With the festive season well and truly upon us and the big day not far away, the pressure on eating is at its highest. Christmas Day can overwhelm the senses and we can quickly become absorbed by the endless supply of food and drink. A relatively new approach to eating (and to this festive season tendency!) is called ‘Mindful Eating’, and stems from the practice of being Mindful. Ultimately, it attempts to change the way you think about the eating process.
describes being mindful as the focus of attention and directing awareness to the present moment. They suggest that Mindful Eating put simply is the opposite of mindless eating. Mindful eating over is about being aware of what you are eating and how your body feels. It isn’t about telling you what you can or cannot eat; it is about eating foods that you enjoy in a different way.
Picture yourself at the Christmas table. It is crammed full of Christmas treats of both the sweet and savoury kind, with so many plates and bowls that there is always that chance that something is going to spill off the edge. At this point, a few things might take over. You may have allowed yourself to get too hungry, and so eat too fast. You may continue eating despite no longer being hungry, neglecting to listen to what your body signals are telling you. The emotions that come with Christmas may be unconsciously causing you to overindulge, for whatever reason. The consequences lie in the sick, uncomfortable feeling that lingers for the remainder of the day and the ill effects to your body which occur over the next few days and into the New Year.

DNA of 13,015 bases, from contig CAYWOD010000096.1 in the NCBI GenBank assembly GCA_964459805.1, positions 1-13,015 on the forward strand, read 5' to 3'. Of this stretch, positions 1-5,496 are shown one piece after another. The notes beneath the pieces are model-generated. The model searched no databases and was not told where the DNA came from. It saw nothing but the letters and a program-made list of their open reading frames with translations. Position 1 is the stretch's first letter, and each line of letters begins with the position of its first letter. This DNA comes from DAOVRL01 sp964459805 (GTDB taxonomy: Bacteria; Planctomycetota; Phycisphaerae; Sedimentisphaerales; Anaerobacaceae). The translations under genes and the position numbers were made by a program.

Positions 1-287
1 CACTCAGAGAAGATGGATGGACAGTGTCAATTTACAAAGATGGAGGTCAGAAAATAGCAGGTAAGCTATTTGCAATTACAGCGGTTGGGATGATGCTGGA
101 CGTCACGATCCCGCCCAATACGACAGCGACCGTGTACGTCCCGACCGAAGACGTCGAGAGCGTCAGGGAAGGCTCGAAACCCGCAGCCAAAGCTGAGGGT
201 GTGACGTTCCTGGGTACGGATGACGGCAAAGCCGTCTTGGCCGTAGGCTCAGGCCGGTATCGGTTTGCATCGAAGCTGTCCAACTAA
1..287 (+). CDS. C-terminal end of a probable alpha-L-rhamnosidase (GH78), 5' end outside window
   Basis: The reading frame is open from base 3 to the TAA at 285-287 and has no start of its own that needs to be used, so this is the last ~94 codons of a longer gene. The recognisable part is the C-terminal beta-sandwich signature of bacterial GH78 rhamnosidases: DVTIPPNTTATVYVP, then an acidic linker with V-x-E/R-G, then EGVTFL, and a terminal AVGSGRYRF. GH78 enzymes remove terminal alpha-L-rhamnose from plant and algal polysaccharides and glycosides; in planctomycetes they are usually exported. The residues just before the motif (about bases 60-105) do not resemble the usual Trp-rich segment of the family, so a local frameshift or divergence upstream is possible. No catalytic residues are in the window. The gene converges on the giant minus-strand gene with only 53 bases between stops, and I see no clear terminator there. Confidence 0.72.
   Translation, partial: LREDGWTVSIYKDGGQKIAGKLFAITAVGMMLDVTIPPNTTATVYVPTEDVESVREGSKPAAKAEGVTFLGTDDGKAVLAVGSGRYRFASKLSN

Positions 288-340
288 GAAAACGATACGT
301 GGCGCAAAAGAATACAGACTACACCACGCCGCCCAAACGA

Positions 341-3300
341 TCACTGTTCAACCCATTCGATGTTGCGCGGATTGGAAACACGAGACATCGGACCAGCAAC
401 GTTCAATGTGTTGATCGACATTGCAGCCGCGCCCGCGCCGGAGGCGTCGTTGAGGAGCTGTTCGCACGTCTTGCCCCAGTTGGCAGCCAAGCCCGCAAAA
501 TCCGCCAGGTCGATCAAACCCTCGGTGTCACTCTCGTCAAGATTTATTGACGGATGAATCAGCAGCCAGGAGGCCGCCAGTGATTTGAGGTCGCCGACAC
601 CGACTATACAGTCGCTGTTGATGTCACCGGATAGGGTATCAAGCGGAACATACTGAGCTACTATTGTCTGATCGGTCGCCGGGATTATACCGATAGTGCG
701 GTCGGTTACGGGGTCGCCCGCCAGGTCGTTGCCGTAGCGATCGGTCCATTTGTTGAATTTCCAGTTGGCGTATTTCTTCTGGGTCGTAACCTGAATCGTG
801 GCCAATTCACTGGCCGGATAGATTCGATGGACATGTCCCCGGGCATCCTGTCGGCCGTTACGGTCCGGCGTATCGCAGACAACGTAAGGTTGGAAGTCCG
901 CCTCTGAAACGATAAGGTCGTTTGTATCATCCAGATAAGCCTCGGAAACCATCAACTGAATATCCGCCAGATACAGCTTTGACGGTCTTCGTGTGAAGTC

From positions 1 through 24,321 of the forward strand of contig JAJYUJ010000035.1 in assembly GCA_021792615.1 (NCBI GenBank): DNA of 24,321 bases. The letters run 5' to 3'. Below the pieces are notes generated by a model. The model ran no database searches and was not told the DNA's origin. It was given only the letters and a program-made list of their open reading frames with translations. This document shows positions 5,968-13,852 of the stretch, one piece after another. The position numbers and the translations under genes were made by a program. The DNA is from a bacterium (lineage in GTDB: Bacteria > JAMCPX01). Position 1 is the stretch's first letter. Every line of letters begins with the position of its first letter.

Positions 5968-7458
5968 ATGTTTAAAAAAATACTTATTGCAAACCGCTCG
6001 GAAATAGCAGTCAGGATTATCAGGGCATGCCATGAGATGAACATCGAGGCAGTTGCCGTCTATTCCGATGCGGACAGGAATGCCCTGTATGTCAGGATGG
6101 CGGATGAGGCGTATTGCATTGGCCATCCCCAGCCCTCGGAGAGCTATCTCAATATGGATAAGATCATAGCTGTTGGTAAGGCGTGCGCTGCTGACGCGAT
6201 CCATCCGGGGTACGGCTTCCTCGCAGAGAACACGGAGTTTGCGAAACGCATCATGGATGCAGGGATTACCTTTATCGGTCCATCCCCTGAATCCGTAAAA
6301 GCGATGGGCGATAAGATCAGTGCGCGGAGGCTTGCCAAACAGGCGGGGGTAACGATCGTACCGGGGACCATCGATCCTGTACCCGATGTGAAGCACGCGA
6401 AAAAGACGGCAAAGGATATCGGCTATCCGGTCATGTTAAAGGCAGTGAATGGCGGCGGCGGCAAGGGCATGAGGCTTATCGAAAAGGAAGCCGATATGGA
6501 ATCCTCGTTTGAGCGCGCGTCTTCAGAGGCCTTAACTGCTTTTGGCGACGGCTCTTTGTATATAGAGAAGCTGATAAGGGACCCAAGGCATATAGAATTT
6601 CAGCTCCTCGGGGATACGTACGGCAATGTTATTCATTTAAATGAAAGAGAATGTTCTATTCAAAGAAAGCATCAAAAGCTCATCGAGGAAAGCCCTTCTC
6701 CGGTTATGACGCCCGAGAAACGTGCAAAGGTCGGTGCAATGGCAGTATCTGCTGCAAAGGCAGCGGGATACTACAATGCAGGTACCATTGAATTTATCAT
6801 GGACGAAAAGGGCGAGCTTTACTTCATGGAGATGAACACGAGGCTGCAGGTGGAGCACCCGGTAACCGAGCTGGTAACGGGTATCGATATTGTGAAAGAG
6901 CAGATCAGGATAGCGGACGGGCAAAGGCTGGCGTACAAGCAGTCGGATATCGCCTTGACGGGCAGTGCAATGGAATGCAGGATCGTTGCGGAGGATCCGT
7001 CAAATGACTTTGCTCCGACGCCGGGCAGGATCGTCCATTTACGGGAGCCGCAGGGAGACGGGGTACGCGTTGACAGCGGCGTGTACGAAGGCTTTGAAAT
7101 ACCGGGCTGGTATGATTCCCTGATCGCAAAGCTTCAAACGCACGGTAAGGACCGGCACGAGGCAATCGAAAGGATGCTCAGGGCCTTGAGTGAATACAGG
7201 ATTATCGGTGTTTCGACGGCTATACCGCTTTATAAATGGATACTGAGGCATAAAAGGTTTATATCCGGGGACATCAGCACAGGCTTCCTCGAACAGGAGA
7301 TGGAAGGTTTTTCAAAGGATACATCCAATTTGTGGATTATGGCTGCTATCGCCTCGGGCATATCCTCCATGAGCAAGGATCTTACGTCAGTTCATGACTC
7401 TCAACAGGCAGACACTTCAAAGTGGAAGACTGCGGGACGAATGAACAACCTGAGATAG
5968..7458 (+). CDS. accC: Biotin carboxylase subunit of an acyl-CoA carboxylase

This is not an abnormal or unfamiliar situation. Many of us consume without thinking about how we are eating. This is where Mindful Eating comes in. Mindful Eating can assist you to be aware of food preparation and consumption, acknowledging your response to food without judgement, being aware of physical hunger cues, and identify triggers for mindless eating.
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Lucia is a provisional psychologist training to complete her Doctor of Health Psychology at Deakin University. She is currently working in an administrative role at the Health Psychology Centre.
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